Fakenham mental health patient died after his wife smuggled morphine into Hellesdon Hospital
PUBLISHED: 08:30 13 July 2016 | UPDATED: 08:30 13 July 2016
Archant © 2012
A mental health patient died after taking morphine that he pressured his wife to bring him in hospital, a coroner has said.
Dale Easton died at Hellesdon Hospital on September 27 last year, nine days after he was admitted as a voluntary patient.
The 28-year-old, of Highfield Close in Great Ryburgh, near Fakenham, had a long history of mental health problems, Monday’s inquest at Norfolk Coroner’s Court heard.
In a statement read out at the hearing, Mr Easton’s mother, Patricia Stolday, said she had visited him the day before his death.
She said his wife, Philippa Easton, came at the same time, and had silently handed her son a bottle she had taken from a child’s backpack, which he then concealed. She said Mrs Easton had “a face like thunder” at the time.
Hospital staff said he appeared to be fine when they checked on him at 6am the following day, but he was not breathing when they checked an hour later. Despite efforts to revive him, he was pronounced dead.
A nurse later found the bottle, with clear liquid in it, in a pillow case, and called the police.
Det Sgt Michael Roxby told the inquest he interviewed Mr Easton’s widow under caution on January 22, and she confirmed she had brought the bottle, containing morphine, into the hospital at her husband’s request.
He added that she felt compelled to do so, after Mr Easton threatened and grabbed her earlier that day, and told her how to get the drug.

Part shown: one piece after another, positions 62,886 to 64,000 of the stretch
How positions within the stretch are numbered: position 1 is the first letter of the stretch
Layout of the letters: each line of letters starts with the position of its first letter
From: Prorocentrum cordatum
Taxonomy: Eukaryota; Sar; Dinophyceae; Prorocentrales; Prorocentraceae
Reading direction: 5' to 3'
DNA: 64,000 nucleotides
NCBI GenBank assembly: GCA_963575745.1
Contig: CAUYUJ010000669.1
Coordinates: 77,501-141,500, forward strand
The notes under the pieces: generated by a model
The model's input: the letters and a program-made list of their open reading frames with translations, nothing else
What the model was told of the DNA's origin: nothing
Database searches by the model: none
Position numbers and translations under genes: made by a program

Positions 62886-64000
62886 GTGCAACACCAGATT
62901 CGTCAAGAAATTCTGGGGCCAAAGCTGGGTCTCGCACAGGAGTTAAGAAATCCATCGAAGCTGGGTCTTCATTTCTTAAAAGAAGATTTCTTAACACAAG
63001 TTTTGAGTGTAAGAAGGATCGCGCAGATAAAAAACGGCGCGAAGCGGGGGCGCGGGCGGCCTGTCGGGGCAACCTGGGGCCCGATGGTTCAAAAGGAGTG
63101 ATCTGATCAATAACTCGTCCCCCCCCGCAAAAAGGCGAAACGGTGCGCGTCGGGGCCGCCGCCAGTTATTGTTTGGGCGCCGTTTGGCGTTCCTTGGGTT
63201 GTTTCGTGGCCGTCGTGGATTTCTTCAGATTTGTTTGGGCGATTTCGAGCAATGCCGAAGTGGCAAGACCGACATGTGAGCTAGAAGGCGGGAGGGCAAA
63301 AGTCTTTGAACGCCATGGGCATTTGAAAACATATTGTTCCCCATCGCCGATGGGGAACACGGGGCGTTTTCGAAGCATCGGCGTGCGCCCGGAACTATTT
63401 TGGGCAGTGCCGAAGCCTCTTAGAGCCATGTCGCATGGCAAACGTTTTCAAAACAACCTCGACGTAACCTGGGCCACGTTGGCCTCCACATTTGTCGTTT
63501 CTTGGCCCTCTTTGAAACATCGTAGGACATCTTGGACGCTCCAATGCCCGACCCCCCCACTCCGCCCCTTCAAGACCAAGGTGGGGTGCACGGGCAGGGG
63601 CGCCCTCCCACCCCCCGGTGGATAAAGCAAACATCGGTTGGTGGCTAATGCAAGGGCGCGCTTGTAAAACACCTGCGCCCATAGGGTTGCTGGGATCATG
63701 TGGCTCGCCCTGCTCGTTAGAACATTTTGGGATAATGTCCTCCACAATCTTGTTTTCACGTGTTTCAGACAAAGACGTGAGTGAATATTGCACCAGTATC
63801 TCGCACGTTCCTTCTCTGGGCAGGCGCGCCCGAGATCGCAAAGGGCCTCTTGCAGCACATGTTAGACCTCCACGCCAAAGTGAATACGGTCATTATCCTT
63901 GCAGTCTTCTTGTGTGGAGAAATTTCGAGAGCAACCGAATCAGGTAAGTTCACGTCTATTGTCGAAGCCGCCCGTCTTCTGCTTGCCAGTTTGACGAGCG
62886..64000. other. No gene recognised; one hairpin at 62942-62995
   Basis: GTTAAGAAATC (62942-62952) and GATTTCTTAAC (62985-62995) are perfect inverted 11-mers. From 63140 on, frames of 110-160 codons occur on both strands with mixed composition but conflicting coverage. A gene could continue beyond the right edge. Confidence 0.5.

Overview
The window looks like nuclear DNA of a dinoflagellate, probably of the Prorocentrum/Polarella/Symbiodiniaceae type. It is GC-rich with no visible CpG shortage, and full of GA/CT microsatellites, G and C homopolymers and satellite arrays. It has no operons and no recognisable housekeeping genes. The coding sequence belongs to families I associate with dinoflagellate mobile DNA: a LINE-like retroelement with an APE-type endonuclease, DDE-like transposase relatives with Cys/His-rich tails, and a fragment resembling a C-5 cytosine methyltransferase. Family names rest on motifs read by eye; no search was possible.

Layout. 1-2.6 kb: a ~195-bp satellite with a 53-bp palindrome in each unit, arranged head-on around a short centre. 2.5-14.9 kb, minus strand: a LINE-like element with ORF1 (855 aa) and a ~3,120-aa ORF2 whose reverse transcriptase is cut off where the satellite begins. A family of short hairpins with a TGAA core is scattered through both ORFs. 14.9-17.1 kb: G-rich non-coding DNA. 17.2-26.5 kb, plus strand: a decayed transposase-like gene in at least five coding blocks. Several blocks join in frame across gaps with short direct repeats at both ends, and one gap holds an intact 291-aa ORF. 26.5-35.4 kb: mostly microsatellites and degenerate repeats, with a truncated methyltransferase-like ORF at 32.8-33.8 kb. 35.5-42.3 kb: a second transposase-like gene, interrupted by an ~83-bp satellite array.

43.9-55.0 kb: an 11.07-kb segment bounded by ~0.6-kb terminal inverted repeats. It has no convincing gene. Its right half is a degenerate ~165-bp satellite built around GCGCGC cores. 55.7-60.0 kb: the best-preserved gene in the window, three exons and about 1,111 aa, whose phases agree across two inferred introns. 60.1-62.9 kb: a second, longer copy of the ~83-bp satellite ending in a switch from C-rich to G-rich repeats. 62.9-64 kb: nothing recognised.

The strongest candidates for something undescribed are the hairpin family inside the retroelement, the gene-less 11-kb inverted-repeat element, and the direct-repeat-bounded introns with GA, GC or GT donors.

DS Roxby added Mrs Easton said she had been a victim of two or three incidents of domestic abuse.
He said a file was prepared for the Crown Prosecution Service, which decided not to take any action against Mrs Easton.
Mr Easton’s family told assistant coroner Nicholas Holroyd they would appeal against this decision.
Mr Holroyd said: “I have heard evidence that he had an addiction to crack cocaine. I see no reasons to disbelieve it. There was clearly a drug issue. It appears that while he was in hospital he put his wife under some pressure to bring in some morphine.
“I have no doubt that the morphine that he invited her to bring in was taken by him voluntarily at some time thereafter.
“I have no doubt he was not trying to take his own life. I expect he had taken that form of morphine before, and he was doing so again probably to try to alleviate some of the unhappy symptoms he was clearly suffering from.”
Mr Holroyd concluded Mr Easton’s death was “drug related”.
Speaking afterwards, Mrs Easton said: “He is going to be sadly missed. We will always remember him.”
His family described him as a “lovable character”.